Oreohelids have a fossil record in North America dating back to the Cretaceous period , but the current distribution of Oreohelids in southern Alberta is a consequence of the Quaternary glacial history of the region. During the LGM, Cypress Hills was inaccessible to terrestrial snails and surrounded by ice. As the ice sheets receded, the southern slopes were the first to become ice free and allow access to the hills, while the northern slopes retained ice for much longer . The earliest indication of vegetation in Cypress Hills is approximately 9000 years before present  based on pollen data from Harris Lake (49.6663 ºN 109.9044 ºW) on the northern side of Cypress Hills. Literature is sparse regarding the vegetation on the southern slopes of Cypress Hills because many lakes immediately south of Cypress Hills are anthropogenic. More recent work based on zonal reconstruction of vegetation from sites across in North America suggests that 13 000 to 14 000 years ago, before the start of the late glacial warming period, Cypress Hills and the Sweet Grass Hills demarcated the meeting point between the western Cordilleran forest and the eastern boreal forest in a thin zonal band adjacent to the Laurentide ice sheet . According to this model, the band of Cordilleran forest extended from west of Cypress Hills to the Rocky Mountains. While it did not extend far into the ice-free corridor of the Rocky Mountains until much later , the forest did remain adjacent to the Rocky Mountains in a narrow band following the Rocky Mountains south into Montana. As such, the Cordilleran forest was continuous with site MT1, the only location in the U.S. where Clade B has been found . The band of boreal forest that extended from Cypress Hills is also thought to have been connected to the Black Hills, a site where O. cooperi is common. These bands of forest were transient and replaced by prairie within 2 000 years . While the most recent glacial maximum reached the farthest south, previous glacial maximums could have resulted in forests connecting to Cypress Hills as well, providing earlier corridors . Although sky islands such as Cypress Hills and the Black Hills were once connected, the extent to which Oreohelids used these corridors is uncertain. The vegetation would have been capable of supporting Oreohelids, however, they also require the presence of other abiotic factors, such as calcareous deposits . Limited fossil evidence exists of Oreohelids east of Montana during the most recent forest expansion [35, 36], so they were either present in low densities or absent.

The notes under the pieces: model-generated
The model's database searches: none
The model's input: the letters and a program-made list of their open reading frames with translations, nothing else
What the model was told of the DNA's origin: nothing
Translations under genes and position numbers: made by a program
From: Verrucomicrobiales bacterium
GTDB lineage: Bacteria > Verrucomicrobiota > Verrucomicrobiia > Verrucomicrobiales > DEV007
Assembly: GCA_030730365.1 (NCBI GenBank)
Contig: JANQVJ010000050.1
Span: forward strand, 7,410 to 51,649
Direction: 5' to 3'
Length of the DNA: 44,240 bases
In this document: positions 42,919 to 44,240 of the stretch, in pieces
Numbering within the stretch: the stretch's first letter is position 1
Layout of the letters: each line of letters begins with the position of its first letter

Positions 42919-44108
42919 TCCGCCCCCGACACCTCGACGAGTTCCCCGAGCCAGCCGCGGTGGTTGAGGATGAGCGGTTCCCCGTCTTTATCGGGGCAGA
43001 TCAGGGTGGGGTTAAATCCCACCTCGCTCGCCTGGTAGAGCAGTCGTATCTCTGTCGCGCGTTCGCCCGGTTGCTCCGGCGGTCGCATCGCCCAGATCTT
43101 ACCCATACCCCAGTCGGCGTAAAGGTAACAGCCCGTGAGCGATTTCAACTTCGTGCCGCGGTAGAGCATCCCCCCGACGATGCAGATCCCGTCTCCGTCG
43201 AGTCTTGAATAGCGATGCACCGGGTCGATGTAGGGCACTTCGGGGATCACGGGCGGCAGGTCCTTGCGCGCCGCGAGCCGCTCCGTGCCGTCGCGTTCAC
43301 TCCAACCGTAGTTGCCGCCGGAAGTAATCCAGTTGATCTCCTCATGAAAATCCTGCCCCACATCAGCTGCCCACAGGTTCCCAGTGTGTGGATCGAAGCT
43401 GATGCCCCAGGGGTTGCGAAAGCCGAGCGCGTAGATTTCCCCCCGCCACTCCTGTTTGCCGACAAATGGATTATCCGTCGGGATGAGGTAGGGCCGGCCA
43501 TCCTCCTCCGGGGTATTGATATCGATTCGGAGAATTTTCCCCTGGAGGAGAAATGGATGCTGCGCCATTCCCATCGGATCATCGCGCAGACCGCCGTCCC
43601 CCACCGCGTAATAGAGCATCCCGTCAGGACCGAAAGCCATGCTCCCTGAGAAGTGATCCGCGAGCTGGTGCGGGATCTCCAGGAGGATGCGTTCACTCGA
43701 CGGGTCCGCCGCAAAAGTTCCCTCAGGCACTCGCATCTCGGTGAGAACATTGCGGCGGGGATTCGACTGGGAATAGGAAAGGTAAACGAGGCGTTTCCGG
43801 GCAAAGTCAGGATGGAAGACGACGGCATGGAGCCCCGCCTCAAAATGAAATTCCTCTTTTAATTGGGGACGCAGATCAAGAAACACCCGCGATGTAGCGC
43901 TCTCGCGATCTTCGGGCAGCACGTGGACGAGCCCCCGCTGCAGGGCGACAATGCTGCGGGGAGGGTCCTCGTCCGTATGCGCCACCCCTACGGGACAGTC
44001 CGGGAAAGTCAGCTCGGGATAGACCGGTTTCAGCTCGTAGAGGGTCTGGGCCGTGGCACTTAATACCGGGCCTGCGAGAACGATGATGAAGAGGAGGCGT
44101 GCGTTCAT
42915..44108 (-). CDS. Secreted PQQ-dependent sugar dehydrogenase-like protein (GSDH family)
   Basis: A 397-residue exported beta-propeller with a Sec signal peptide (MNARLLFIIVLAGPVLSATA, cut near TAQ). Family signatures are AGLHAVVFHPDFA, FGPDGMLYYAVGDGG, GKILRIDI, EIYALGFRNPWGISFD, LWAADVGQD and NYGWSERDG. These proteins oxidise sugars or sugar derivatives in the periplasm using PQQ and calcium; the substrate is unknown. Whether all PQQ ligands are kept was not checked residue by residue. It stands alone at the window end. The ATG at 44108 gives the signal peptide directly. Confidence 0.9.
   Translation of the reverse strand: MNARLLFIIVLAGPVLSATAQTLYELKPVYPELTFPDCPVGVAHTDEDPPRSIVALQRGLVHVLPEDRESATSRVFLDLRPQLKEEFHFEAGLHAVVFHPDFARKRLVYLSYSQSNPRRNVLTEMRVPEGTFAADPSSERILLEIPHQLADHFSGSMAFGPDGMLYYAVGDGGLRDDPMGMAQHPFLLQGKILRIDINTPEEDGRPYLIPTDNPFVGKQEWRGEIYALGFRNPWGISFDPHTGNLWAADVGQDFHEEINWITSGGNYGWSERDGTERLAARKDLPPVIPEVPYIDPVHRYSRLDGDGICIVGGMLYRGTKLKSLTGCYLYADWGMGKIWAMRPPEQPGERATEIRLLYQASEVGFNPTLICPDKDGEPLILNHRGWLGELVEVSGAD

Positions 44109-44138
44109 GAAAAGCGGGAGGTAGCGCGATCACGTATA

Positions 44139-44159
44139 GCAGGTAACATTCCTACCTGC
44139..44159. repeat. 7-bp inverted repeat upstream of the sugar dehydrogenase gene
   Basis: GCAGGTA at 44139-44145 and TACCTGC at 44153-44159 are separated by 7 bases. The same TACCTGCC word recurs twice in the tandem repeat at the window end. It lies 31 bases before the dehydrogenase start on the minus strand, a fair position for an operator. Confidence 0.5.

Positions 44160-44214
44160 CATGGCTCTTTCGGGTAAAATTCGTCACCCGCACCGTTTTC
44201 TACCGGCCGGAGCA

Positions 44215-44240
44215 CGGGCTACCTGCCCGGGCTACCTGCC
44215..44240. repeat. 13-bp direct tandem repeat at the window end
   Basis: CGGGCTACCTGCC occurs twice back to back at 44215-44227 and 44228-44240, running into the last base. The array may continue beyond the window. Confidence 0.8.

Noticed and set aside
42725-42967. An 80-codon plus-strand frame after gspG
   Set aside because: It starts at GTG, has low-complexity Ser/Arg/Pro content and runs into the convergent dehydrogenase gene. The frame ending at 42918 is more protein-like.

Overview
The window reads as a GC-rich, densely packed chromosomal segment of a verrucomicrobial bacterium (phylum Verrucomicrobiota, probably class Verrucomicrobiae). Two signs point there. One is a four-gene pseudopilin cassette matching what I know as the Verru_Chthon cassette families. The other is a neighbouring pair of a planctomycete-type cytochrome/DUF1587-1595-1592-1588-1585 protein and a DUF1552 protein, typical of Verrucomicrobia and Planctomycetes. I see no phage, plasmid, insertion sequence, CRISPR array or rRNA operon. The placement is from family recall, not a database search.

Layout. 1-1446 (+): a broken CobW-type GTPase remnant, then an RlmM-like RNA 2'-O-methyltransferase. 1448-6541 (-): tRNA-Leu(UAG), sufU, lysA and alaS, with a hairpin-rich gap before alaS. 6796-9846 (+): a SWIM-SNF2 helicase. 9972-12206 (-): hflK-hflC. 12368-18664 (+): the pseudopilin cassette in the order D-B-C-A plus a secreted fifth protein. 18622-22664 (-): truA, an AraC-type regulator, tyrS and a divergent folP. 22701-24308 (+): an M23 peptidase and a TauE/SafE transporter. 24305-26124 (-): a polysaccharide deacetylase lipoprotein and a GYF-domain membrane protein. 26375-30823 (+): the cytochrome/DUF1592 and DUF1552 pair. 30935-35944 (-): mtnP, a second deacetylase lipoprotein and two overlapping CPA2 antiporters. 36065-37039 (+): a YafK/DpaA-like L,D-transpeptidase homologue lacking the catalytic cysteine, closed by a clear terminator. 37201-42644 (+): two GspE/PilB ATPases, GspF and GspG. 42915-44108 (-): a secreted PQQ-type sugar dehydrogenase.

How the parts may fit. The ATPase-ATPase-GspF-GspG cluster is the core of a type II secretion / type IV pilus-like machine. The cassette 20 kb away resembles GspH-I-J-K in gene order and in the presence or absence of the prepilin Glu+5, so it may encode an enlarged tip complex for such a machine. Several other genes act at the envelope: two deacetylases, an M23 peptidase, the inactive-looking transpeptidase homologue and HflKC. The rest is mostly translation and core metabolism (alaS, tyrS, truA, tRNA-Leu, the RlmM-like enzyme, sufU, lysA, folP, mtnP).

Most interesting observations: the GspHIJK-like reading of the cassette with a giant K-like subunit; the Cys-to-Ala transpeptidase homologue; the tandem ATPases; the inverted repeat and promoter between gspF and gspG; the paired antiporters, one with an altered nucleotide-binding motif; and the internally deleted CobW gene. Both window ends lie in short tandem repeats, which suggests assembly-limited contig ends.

Glacial refugia and colonization